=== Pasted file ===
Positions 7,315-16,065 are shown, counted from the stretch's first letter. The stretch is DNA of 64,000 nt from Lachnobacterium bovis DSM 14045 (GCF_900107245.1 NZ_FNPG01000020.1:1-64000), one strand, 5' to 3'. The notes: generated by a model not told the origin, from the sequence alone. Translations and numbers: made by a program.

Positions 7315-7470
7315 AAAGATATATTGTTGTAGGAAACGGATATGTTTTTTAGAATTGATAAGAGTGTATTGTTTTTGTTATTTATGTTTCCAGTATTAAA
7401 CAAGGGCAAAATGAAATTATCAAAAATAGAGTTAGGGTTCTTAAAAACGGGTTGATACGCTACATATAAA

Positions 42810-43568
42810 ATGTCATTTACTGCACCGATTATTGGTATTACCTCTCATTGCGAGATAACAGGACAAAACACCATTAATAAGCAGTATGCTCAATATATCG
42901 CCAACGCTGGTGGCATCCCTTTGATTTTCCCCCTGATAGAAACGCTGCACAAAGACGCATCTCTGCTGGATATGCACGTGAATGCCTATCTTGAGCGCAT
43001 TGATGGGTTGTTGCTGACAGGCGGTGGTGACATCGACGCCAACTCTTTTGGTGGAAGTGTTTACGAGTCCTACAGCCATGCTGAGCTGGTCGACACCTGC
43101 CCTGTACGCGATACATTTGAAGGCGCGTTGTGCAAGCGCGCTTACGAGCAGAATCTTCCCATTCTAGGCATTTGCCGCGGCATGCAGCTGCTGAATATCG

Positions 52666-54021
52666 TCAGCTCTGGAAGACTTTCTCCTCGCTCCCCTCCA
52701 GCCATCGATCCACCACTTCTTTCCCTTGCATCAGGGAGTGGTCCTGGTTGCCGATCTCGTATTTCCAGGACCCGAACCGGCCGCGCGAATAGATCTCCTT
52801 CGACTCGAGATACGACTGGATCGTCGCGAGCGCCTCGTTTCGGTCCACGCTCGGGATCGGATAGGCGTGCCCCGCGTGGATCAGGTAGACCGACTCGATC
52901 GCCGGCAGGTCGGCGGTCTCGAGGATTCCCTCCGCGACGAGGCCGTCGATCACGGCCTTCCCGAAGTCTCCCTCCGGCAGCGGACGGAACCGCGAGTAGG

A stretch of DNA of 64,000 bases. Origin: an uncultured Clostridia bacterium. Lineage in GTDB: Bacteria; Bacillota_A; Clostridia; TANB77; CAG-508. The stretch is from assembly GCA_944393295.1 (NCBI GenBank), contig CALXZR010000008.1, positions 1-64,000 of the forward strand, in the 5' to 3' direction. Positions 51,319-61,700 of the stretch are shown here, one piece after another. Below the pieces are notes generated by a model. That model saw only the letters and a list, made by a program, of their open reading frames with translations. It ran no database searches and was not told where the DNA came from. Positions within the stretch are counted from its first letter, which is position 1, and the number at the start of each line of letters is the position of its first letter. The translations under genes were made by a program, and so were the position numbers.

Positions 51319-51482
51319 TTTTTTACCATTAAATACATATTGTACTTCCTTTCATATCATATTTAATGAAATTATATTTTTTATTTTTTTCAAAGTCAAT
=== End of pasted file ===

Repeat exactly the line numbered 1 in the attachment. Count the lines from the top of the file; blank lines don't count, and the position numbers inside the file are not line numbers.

Positions 7,315-16,065 are shown, counted from the stretch's first letter. The stretch is DNA of 64,000 nt from Lachnobacterium bovis DSM 14045 (GCF_900107245.1 NZ_FNPG01000020.1:1-64000), one strand, 5' to 3'. The notes: generated by a model not told the origin, from the sequence alone. Translations and numbers: made by a program.